One day, while Cosimo is in the middle of a game with poor children, Baron Arminio rides up. It’s the first time they’ve really seen each other since the day Cosimo climbed up, and they both know now that the snails had nothing to do with it. Baron Arminio spits that Cosimo is making a scene, but Cosimo points out that he can still be a gentleman from the trees. In a tired voice, Baron Arminio asks Cosimo to come back down, but Cosimo refuses. Cosimo gives a little when he insists that he doesn’t have to stop learning just because he’s in the trees, but Baron Arminio points out that even a small rebellion can change everything. Cosimo cries that he can pee farther from the trees. His father points to the sky as it begins to rain and shouts that God can pee on everyone.
For Baron Arminio, Cosimo’s rebellion makes it seem even less likely that he’ll ever get the local dukedom, as his family is now behaving strangely and not in a way befitting a duke. Cosimo’s insistence that he can still be a gentleman from the trees, however, shows that he doesn’t want to give up on civilization entirely. Rather, he wants to take the best parts of society and apply what he’s learning about the world from the trees to it.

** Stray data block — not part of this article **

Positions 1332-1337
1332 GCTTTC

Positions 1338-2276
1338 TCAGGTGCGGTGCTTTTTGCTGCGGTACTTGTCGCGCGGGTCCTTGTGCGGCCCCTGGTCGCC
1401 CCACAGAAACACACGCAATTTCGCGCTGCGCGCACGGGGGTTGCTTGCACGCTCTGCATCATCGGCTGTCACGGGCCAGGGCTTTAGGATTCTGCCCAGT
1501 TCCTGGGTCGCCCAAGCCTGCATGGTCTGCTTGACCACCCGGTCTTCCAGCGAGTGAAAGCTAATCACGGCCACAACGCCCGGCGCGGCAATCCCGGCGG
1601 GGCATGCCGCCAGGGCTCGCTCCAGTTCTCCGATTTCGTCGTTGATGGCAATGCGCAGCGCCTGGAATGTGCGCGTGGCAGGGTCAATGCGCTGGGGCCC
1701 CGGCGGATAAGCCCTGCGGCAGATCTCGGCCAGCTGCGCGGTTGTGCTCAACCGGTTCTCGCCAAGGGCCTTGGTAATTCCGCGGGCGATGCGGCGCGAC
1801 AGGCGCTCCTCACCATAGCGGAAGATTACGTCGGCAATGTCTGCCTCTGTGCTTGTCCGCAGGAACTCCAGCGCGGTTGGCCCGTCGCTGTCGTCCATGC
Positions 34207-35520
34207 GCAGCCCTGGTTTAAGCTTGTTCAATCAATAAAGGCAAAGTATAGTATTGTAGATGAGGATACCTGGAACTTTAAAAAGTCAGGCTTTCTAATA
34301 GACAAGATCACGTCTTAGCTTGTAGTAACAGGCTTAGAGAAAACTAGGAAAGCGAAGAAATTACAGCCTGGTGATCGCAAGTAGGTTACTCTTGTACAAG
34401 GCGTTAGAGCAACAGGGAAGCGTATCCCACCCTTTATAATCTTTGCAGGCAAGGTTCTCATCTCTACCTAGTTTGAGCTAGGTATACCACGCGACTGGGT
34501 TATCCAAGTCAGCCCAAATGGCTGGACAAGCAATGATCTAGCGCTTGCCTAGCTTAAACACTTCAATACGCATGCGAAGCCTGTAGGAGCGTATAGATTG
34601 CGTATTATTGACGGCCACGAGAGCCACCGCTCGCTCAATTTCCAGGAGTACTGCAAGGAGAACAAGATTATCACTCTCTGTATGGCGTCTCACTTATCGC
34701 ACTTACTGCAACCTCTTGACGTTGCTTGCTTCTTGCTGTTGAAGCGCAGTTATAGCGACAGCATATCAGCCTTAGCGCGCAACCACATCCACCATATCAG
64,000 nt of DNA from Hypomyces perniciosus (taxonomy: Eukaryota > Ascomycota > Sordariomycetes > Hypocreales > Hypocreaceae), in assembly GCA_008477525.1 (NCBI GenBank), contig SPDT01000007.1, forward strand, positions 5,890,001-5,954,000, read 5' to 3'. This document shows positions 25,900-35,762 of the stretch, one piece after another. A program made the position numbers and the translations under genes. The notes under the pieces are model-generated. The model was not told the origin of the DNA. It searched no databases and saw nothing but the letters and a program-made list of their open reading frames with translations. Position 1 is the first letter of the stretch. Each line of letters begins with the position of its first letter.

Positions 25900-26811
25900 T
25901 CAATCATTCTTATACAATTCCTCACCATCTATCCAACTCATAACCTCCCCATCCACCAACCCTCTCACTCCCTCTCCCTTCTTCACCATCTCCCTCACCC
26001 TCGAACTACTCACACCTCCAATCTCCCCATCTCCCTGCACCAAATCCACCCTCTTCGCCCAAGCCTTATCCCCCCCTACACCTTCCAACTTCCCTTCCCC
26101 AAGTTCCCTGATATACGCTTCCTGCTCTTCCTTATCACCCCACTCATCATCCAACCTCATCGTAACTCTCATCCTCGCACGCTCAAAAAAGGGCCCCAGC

Biagio worries about Cosimo in the rain. The Generalessa initially insists that Cosimo will be fine, but when Biagio suggests taking him an umbrella, she sends him out laden with warm apple syrup and an oilcloth. Biagio locates Cosimo in the trees and the two boys struggle to get the packages into the crude tent. They abandon patching leaks and bury themselves in a pile of blankets. Cosimo swears Biagio to secrecy about the location of his tent, and Biagio asks about Viola. Cosimo darkly says that he’d let Viola come up, but she left. He insists that Viola isn’t his girlfriend.
This tender moment between the boys suggests that Cosimo’s ascent to the trees won’t meaningfully impact how close they are going forward. This moment shows that it’s possible for the boys to continue to express interest in one another, though Cosimo’s unwillingness to talk about Viola much indicates that he’s growing up and is still separating himself from his family in this regard.
The next day, Baron Arminio sends the Abbé Fauchelafleur to find Cosimo and give him a Latin lesson. An hour later, Cosimo perches in an elm tree and Biagio plays nearby to watch. After a while, Cosimo helps the Abbé into the tree to help him with a difficult passage. At some point, Cosimo abandons his tutor. When the Abbé realizes he’s alone, he fearfully shouts for help.
This passage shows that of all things, Cosimo’s education doesn’t have to suffer as a result of climbing into the trees. Getting the Abbé to follow him up, meanwhile, foreshadows Cosimo’s later role as a teacher who spreads Enlightenment ideas—which are somewhat scary for the Abbé.